As we grew into womanhood, we may have cursed our breasts because they were too big or too small. But no matter their size, how would you feel if you suddenly realized these breasts were somehow defective? What if you ran your fingers along the curves of one breast and discovered a lump or two that wasn’t there before?
For Megan, this scenario prompted her to see a physician in June 2013 when she noticed a lump in her left breast. At the time, she was 35 years old, healthy, and never thought she would be waiting to hear results from a biopsy. Weeks later, Megan received the call many of us hope to never answer.
During the same month, she was quickly diagnosed with stage-three breast cancer, with one tumor in her left breast while twenty-one separate cancerous nodes were found nearby. As instructed, she quickly surrounded herself with a skilled team of oncology specialists and other healthcare experts to guide her through the treatment process.
Megan ultimately made the difficult choice to undergo a bi-lateral mastectomy. “You’re actually concave, it’s not just a flat surface,” Megan told us about the shape of her chest post surgery. In what became the craziest month of her life, Megan was suddenly living without the breasts she was born with.
She underwent nearly six months of treatment that caused her to lose every inch of hair on her body. She was no longer able to wear a ponytail or complain about shaving her legs. The cancer treatment did these things for her. Megan mentioned the times she would look at herself in the mirror and no longer recognize who she was. This disease had ravished her body and torn it apart in almost every way possible. She was weak, hairless, and now missing both breasts.
Megan spoke of “the great disconnect” she felt when looking at herself and how it propelled her to question whether she even wanted to have any reconstruction surgeries in the future. To willingly continue going under the knife is a fear shared by many women.
When we visited Megan recently, her hair was short but stylish and she looked like any other young, healthy woman sipping coffee. One would never know the pain and discomfort her body and soul have endured and will continue to fight. Megan’s story reminds us that despite how people look on the outside, you never know what scars are hidden beneath.She explained, “Everyone’s story is different and everyone has something a little different to share.” We couldn’t agree more.
However, Megan ultimately decided to undergo breast reconstruction surgery. She, like many women post treatment, thought she would feel more comfortable and whole if she were able to look down and see what she once saw under her clothes.
Reclaiming her chest
Despite going through this extremely trying and difficult time, she was excited to reclaim her breasts even if they were new. She found herself surprised by the curious comments and questions posed by numerous people like, “How big are you going to go?” Megan told us, “I’d be a rich woman if I had a dollar for every time someone said, ‘at least you get a boob job!’” To those unaware, it looked as if she were winning a consolation prize for going through cancer.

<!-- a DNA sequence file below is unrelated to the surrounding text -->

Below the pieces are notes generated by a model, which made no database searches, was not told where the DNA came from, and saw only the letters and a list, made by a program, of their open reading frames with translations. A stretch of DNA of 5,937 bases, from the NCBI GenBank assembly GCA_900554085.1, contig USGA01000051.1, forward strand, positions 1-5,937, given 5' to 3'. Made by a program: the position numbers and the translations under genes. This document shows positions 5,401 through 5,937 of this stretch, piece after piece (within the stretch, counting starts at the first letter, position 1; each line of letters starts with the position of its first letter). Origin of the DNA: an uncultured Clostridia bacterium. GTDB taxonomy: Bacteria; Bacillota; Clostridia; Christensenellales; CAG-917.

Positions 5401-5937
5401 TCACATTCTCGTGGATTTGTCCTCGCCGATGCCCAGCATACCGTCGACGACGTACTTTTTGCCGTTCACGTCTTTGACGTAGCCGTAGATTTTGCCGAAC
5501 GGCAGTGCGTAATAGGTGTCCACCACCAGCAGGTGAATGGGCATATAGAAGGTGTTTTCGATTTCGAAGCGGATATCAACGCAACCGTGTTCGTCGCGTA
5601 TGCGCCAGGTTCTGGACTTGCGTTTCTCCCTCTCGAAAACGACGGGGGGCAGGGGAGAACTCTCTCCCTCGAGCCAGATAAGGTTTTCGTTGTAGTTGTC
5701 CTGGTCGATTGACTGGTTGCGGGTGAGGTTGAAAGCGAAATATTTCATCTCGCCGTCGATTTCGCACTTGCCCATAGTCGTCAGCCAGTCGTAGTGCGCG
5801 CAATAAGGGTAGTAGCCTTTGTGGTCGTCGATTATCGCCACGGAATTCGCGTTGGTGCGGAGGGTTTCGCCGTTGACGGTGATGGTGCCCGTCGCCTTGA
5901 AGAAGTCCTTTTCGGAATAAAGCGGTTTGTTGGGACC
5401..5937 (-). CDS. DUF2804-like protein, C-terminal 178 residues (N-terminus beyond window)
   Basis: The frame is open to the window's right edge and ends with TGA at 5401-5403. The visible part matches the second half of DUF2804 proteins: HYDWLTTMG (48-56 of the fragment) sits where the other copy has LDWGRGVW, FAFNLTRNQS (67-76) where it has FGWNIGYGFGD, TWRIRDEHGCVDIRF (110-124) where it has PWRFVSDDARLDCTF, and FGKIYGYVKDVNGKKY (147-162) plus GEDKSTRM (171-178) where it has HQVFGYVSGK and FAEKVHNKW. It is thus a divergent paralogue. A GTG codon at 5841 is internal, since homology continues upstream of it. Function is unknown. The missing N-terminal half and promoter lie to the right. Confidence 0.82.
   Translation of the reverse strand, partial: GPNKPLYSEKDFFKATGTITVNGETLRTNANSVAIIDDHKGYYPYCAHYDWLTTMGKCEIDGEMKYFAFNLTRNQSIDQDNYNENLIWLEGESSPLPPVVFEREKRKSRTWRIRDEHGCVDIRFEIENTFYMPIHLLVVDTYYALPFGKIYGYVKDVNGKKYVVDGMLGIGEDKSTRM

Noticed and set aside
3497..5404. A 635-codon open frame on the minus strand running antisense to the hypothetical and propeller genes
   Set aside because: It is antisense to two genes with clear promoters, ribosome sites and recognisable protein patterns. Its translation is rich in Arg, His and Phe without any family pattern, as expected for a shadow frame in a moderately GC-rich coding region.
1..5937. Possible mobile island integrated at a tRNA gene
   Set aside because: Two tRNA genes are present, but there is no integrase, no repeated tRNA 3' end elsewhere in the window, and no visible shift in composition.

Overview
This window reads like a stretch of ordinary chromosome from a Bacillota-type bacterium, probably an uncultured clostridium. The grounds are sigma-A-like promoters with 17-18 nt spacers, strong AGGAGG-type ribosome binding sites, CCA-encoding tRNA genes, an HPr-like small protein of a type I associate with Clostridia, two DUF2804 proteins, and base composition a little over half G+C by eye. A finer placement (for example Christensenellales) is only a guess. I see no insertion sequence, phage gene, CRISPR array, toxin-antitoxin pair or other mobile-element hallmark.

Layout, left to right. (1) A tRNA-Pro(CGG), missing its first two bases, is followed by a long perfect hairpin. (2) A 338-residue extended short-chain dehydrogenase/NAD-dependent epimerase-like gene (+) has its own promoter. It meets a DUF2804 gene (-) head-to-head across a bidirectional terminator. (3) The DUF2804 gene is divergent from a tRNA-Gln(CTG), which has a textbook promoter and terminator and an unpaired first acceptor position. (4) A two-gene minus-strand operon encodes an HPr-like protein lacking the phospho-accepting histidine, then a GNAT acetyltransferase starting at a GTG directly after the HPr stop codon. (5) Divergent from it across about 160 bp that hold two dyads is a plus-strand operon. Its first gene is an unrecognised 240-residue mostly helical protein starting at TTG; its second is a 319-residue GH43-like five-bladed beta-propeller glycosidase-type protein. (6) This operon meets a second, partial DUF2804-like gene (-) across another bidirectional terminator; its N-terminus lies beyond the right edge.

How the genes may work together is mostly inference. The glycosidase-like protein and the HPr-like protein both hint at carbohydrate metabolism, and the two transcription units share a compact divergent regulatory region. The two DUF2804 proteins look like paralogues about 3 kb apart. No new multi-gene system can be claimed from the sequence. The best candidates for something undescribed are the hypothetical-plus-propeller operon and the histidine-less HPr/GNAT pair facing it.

She gets why people weren’t able to realize the absurdity of their questions. “I didn’t know anything about reconstructive surgery before I had cancer so I understand.” But she admits to being disappointed when these misunderstandings came from friends and family.
The process women must undergo after cancer treatment is basically unknown to those not affected. For so long, the media has shown us how to approach and support cancer by way of marathons and yellow wristbands. Yet most women we speak with often feel these major media driven cancer campaigns are missing something larger, something more real. These mega campaigns promise to “end cancer” often urge if not order women to “get back to life.” But how?
How to help those who’ve overcome
More focus needs to be placed on helping women reevaluate their lives so they can begin again. Too little is said about the real lives of women who must continue living in these new bodies after a life altering experience such as cancer. In Megan’s case, she told us “you come out of cancer as an entirely different person.” Sadly, this reality is rarely expressed in our country’s conversation on cancer. Though a woman’s hair has grown back, her path to recovery is forever in progress.
Cancer is a big, old bitch
Having endured the long path through cancer treatment and reconstruction, she also finds her level of empathy to have been heightened. “You never know what someone else is going through,” she said. As a society, we need to be mindful of our sisters who are recovering from cancer. Though scarred and marred, these women are still living a life worth fighting for and the process to recovery will never be done.
To support women through their cancer treatment and recovery, we must allow space for growth, discussion, and even a little ranting because as Megan so perfectly stated, “cancer is a big, old bitch.”
Megan Walters was born and raised in Seattle and still calls it home today. She has worked in the house management world for the past 18 years for an incredible family that surrounds her with love, strength and happiness. Megan enjoys traveling the world, cooking and working in her garden.